Validation. All the markup items in RASH are defined as a RelaxNG grammar and are compatible with HTML5. We have developed a script to enable RASH users to check their documents simultaneously both against the specific requirements in the RelaxNG grammar and also against the full set of HTML checks that the W3C Nu HTML Checker does for all HTML documents.

Visualisation. The visualisation of RASH documents is rendered by the browser in the current form by means of appropriate CSS3 stylesheets and javascript scripts developed for this purpose. We are actually using some external libraries, i.e., Bootstrap and JQuery, in order to guarantee the current clear visualisation and for adding additional tools to the user. As an example, the RASH version of this paper is available at https://rawgit.com/essepuntato/rash/master/papers/rash-demo-iswc2015.html.

Conversion. We have spent some efforts in preparing XSLT 2.0 documents for converting RASH documents into different LaTeX styles, such as ACM ICPS and Springer LNCS. This is, actually, one of the crucial steps to guarantee the use of RASH within international events and to be able to publish RASH documents in the official LaTeX format as required by the organisation committee of such events. In addition, we have already developed another XSLT 2.0 document to perform conversions from OpenOffice documents into RASH documents, which allows authors to write a paper through the OpenOffice editor and then converting the related ODT file into RASH automatically.

Enhancement. A recent development of the RASH Framework has concerned the automatic enrichment of RASH documents with RDFa annotations defining the actual structure of such documents in terms of the Document Component Ontology (DoCO) . In particular, a Java application called SPAR Xtractor suite has been developed: it takes a RASH document as input and returns a new RASH document where all its markup elements have been annotated with their actual (structural) semantics.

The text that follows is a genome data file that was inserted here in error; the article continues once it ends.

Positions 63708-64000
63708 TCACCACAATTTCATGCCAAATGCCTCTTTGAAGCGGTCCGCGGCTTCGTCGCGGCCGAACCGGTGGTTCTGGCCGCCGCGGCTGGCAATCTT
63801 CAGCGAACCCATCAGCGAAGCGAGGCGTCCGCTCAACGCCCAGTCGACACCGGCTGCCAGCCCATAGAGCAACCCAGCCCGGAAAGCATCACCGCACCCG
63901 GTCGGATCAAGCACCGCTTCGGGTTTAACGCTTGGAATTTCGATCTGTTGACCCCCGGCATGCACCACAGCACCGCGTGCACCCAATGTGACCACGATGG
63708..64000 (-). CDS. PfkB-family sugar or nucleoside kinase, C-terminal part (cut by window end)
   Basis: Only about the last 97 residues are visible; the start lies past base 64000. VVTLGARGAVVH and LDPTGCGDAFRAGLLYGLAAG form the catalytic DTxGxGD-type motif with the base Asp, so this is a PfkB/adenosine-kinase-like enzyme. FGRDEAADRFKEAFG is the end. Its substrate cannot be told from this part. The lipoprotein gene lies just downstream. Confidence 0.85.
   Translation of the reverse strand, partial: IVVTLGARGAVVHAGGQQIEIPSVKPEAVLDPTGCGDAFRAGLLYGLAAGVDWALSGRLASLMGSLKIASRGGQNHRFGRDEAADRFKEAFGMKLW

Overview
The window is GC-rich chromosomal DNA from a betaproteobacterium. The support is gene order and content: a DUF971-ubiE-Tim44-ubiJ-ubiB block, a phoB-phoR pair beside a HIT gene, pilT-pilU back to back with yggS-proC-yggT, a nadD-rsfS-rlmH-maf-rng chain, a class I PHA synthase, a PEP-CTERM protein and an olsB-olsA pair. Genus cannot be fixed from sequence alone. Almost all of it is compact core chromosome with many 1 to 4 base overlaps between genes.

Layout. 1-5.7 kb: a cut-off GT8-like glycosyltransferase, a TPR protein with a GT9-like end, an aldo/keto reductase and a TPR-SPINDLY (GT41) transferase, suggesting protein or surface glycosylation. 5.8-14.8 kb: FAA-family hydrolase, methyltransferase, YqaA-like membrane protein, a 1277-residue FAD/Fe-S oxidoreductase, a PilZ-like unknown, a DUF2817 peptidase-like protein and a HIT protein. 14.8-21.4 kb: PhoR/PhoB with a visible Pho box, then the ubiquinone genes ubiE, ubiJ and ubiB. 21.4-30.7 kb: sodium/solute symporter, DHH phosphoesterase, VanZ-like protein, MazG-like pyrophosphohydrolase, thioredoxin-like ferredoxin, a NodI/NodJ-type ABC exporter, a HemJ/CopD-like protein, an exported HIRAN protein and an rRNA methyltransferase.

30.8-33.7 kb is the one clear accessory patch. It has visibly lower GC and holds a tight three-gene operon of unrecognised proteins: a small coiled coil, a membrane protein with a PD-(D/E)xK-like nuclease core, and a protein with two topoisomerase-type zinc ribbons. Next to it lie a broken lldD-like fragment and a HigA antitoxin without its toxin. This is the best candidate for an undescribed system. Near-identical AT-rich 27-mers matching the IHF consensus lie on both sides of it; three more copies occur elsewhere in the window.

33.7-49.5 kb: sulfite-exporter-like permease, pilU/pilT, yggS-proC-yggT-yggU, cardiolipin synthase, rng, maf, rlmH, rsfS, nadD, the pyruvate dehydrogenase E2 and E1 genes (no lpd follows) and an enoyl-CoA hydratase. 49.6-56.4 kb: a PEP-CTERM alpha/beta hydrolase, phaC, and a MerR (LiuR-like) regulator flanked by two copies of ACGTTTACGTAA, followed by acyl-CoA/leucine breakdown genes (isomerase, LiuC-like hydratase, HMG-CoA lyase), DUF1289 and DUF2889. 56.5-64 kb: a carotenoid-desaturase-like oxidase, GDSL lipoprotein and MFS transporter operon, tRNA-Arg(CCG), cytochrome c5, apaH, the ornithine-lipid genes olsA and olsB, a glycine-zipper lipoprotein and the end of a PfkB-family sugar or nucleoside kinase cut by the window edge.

# Conclusions

In this paper we have introduced the RASH Framework, i.e., a set of specifications and tools for writing academic articles in RASH. We have discussed the rationale behind the development of RASH, and we have presented the language with all the validation/visualisation/conversion/extraction tools we have developed so far. As immediate future developments, we plan to create additional scripts for extracting RDF statements from RASH documents according to SPAR Ontologies (http://www.sparontologies.net), and to develop additional XSLT documents in order to convert DOCX documents into RASH and to convert RASH documents into several formats for scholarly communications, such as EPUB, DocBook, and LaTeX IEEE styles.

# References

1. Shotton, D., Portwin, K., Klyne, G., & Miles, A. (2009). Adventures in Semantic Publishing: Exemplar Semantic Enhancements of a Research Article. PLoS Computational Biology, 5(4): e1000361. http://dx.doi.org/10.1371/journal.pcbi.1000361

2. Di Iorio, A., Peroni, S., Poggi, F., & Vitali, F. (2014). Dealing with structural patterns of XML documents. Journal of the American Society for Information Science and Technology, 65(9): 1884–1900. http://dx.doi.org/10.1002/asi.23088

3. Constantin, A., Peroni, S., Pettifer, S., Shotton, D., & Vitali, F. (in press). The Document Component Ontology (DoCO). To appear in Semantic Web. OA version available at http://www.semantic-web-journal.net/system/files/swj1016.pdf

4. Capadisli, S., Riedl, R., & Auer, S. (2015). Enabling Accessible Knowledge. In Proc. of CeDEM 2015. OA version available at http://csarven.ca/enabling-accessible-knowledge

5. Lin, T. T. Y., & Beales, G. (2015). ScholarlyMarkdown Syntax Guide. Guide, 31 January 2015. http://scholarlymarkdown.com/Scholarly-Markdown-Guide.html

6. Bourne, P. E., Clark, T., Dale, R., de Waard, A., Herman, I., Hovy, E. H., & Shotton, D. (2011). FORCE11 White Paper: Improving The Future of Research Communications and e-Scholarship. White paper, 28 October 2011. FORCE11. https://www.force11.org/white_paper

The full project is available at https://github.com/essepuntato/rash/. Please use the hashtag #rashfwk for referring to any of the items defined in the RASH Framework via Twitter or other social platforms.